Pursuing a dream for 50 years
“I have a dream that one day this nation will rise up and live out the true meaning of its creed: ‘We hold these truths to be self-evident, that all men are created equal.’
“I have a dream that one day on the red hills of Georgia, the sons of former slaves and the sons of former slave owners will be able to sit down together at the table of brotherhood.
“I have a dream that one day even the state of Mississippi, a state sweltering with the heat of injustice, sweltering with the heat of oppression, will be transformed into an oasis of freedom and justice.
“I have a dream that my four little children will one day live in a nation where they will not be judged by the color of their skin but by the content of their character.
“I have a dream today!
“I have a dream that one day, down in Alabama, with its vicious racists, with its governor having his lips dripping with the words of "interposition" and "nullification" -- one day right there in Alabama little black boys and black girls will be able to join hands with little white boys and white girls as sisters and brothers.”
Those rivetingly cadenced words, boomed from the Lincoln Memorial across the Washington Mall 50 years ago today, stand among the most memorable from one of the most unforgettable speeches of the 20th century.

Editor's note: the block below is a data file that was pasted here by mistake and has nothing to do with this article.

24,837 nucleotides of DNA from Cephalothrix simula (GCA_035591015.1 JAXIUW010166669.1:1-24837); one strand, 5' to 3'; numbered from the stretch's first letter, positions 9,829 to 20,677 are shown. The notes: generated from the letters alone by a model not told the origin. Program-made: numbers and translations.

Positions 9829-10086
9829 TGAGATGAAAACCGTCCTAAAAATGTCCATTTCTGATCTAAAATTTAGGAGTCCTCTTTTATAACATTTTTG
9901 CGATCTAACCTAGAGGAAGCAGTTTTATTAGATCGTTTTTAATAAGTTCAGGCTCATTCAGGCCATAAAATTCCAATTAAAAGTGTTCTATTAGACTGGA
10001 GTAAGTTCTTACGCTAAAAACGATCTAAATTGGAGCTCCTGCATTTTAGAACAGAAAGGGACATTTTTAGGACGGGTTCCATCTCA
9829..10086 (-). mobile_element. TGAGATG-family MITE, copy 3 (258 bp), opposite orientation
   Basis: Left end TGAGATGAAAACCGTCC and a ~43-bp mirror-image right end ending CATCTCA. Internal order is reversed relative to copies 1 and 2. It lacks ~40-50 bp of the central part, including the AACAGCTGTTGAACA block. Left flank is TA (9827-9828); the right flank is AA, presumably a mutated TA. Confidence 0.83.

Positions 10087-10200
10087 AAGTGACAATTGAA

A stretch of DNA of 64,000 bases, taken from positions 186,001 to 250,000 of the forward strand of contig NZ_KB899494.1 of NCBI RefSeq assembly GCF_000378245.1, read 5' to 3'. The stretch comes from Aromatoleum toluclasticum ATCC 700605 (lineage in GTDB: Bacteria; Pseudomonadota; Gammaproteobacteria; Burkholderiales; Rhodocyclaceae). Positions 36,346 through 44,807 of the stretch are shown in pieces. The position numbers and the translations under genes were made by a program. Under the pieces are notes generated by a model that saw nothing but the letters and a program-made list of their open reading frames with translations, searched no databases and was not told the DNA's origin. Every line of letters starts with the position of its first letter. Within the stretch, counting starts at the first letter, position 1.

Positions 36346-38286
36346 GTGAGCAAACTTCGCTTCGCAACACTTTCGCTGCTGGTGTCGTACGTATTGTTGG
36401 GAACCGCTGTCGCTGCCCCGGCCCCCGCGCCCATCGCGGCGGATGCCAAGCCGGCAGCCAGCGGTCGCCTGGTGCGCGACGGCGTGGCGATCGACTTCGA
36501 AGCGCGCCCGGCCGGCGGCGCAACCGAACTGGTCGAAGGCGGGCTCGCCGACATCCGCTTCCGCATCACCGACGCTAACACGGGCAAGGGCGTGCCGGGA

Much has been said and spoken this past week, leading to today’s anniversary of the March on Washington for Jobs and Freedom. It is a time to reflect on how far the country has come since – and how far we still have to go.
When Martin Luther King Jr. spoke, many jobs, restaurants, hotels, theaters, schools – the list goes on – were off-limits to African Americans. Rest rooms and water fountains were labeled “white” and “colored”. Some apartment-for-rent ads in this newspaper carried the designation “colored” or “for colored,” suggesting that only those were available to those who were not white.
Within scant years of King’s stirring oratory, those overt forms of racism were outlawed, a tidal change wrought by an intense and often bloody struggle for a nation’s conscience.
Today, the time when racial segregation was the law in this and other southern states seems far removed in many ways, distant history to young adults and children. In other ways, it seems but an historical eye blink ago, well within the memories of anyone older than about 60.
As Floyd McKissick Jr. – whose father was among the leaders of the 1963 march – told The Herald-Sun’s April Dudash, “It’s rather amazing – what you begin to realize is how quickly 50 years can pass. I’m part of the last generation in America that will remember segregation and apartheid as a part of our culture. And that’s a good thing in many respects, but the unfortunate part is that people who have come along since me do not realize the obstacles we’ve all overcome.”
Today, we do acknowledge those obstacles and celebrate those who helped to demolish them and to realize, largely if not completely, the dream a powerful leader challenged us with a half-century ago.